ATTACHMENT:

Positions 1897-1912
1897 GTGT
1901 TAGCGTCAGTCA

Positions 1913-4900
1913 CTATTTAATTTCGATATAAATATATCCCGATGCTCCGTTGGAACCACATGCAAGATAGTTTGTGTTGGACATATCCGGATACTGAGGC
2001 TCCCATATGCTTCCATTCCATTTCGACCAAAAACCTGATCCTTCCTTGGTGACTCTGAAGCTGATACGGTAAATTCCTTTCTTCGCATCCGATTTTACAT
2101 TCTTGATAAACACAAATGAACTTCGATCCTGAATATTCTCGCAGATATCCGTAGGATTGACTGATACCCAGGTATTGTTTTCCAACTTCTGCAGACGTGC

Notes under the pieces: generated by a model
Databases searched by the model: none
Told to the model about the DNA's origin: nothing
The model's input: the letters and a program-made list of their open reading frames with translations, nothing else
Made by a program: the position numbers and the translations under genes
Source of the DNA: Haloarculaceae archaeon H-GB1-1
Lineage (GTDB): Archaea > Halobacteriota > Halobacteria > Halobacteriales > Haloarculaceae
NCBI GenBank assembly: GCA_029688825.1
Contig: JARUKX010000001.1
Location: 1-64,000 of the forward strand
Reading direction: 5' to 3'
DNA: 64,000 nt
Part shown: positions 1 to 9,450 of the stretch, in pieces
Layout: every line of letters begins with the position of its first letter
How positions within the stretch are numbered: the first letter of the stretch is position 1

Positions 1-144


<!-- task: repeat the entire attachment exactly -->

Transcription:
Positions 1897-1912
1897 GTGT
1901 TAGCGTCAGTCA

Positions 1913-4900
1913 CTATTTAATTTCGATATAAATATATCCCGATGCTCCGTTGGAACCACATGCAAGATAGTTTGTGTTGGACATATCCGGATACTGAGGC
2001 TCCCATATGCTTCCATTCCATTTCGACCAAAAACCTGATCCTTCCTTGGTGACTCTGAAGCTGATACGGTAAATTCCTTTCTTCGCATCCGATTTTACAT
2101 TCTTGATAAACACAAATGAACTTCGATCCTGAATATTCTCGCAGATATCCGTAGGATTGACTGATACCCAGGTATTGTTTTCCAACTTCTGCAGACGTGC

Notes under the pieces: generated by a model
Databases searched by the model: none
Told to the model about the DNA's origin: nothing
The model's input: the letters and a program-made list of their open reading frames with translations, nothing else
Made by a program: the position numbers and the translations under genes
Source of the DNA: Haloarculaceae archaeon H-GB1-1
Lineage (GTDB): Archaea > Halobacteriota > Halobacteria > Halobacteriales > Haloarculaceae
NCBI GenBank assembly: GCA_029688825.1
Contig: JARUKX010000001.1
Location: 1-64,000 of the forward strand
Reading direction: 5' to 3'
DNA: 64,000 nt
Part shown: positions 1 to 9,450 of the stretch, in pieces
Layout: every line of letters begins with the position of its first letter
How positions within the stretch are numbered: the first letter of the stretch is position 1

Positions 1-144